The main one has been pointed out: lack of flexibility leading to less creativity and variety. USRs are fantastic at codifying genuinely universal rules but there are times when a rule should be unique and you need to move away from USRs. I think you'd quickly lose a lot of the character of many units and armies if you completely removed anything that wasn't a USR and you'd quickly lose the usefulness of USRs if you converted too many bespoke rules to use them, which would end up with a worse version of the situation we had in 7th with a huge list of USRs, many of which were used in very few places.

So, hypothetically, how would you deal with a unit like Dark Eldar Wyches? They get Power from Pain, Combat Drugs and a Cult special rule along with a conditional Invulnerable and a rule that modifies Fallback. Should all of those things become USRs? Should some things be removed? Note, there are much more complicated units than Wyches out there but this is a useful example as a starting point.
   
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i guess he could avoid the critic if he'd differ between general USR and army wide USR.

https://www.dakkadakka.com/dakkaforum/posts/list/0/766717.page

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_______________________________

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10'000 + years of veterancy, or some raidy Boys?
Trick Question, of course it's the loyalists!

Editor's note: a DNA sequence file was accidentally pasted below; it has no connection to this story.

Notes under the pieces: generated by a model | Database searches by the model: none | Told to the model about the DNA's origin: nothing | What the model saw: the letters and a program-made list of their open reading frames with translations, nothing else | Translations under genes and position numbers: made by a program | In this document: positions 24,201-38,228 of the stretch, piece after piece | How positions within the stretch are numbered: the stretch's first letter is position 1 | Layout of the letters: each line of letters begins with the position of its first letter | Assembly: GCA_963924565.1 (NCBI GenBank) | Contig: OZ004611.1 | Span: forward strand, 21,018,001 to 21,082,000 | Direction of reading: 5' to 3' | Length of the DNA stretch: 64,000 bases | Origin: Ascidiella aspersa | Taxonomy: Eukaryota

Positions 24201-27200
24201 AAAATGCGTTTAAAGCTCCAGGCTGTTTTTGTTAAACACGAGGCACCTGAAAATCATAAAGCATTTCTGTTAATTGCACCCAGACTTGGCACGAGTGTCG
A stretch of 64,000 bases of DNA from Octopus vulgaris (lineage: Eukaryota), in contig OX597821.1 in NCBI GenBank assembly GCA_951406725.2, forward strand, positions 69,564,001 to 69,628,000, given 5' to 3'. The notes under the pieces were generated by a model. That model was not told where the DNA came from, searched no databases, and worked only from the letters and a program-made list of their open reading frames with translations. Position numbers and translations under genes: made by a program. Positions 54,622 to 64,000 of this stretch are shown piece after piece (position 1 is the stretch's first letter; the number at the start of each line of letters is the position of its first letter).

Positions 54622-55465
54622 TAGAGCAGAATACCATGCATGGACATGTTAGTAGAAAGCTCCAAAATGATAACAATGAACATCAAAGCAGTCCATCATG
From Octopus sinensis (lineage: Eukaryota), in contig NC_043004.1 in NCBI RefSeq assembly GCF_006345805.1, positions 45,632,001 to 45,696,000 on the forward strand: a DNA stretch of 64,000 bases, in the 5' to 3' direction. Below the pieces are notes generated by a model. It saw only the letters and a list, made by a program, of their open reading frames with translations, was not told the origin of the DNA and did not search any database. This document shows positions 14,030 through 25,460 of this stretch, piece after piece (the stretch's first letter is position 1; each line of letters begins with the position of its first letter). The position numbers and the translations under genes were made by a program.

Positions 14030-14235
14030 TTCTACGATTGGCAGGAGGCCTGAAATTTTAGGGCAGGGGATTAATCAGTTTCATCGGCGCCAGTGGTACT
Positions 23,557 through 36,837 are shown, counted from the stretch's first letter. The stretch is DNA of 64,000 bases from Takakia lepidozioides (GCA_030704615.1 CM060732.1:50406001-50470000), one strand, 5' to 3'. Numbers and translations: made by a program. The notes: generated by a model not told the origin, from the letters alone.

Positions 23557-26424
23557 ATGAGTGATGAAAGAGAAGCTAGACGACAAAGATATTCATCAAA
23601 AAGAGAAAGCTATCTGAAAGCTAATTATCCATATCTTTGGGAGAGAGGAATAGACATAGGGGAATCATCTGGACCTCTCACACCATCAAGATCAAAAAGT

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Not Online!!! wrote:
i guess he could avoid the critic if he'd differ between general USR and army wide USR.


Only partially. There are still plenty of good, useful and fluffy rules that are unique to units that I don't think it makes sense to lose.
   
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 BaconCatBug wrote:
Because GW are super good about making sure rules that are the same are worded the same, amirite?

Cries in Dante


To be fair, this is more an organisational problem within GW than a matter of game design.

Since you are a developer, you should be familiar with Conway's law - it applies to writing game rules just like it applies to software development.

This message was edited 1 time. Last update was at 2020/05/15 08:26:04


 Daedalus81 wrote:
SemperMortis wrote:
Yes, because everyone lines up on the deployment line when facing off against orkz, especially when said orkz are fielding 3 Bonebreakers...which rely exclusively on getting into CC to inflict any kind of actual harm. All of your arguments rely upon your opponent being a brain dead muppet who just lets you maul him.


Yea...that's called board control.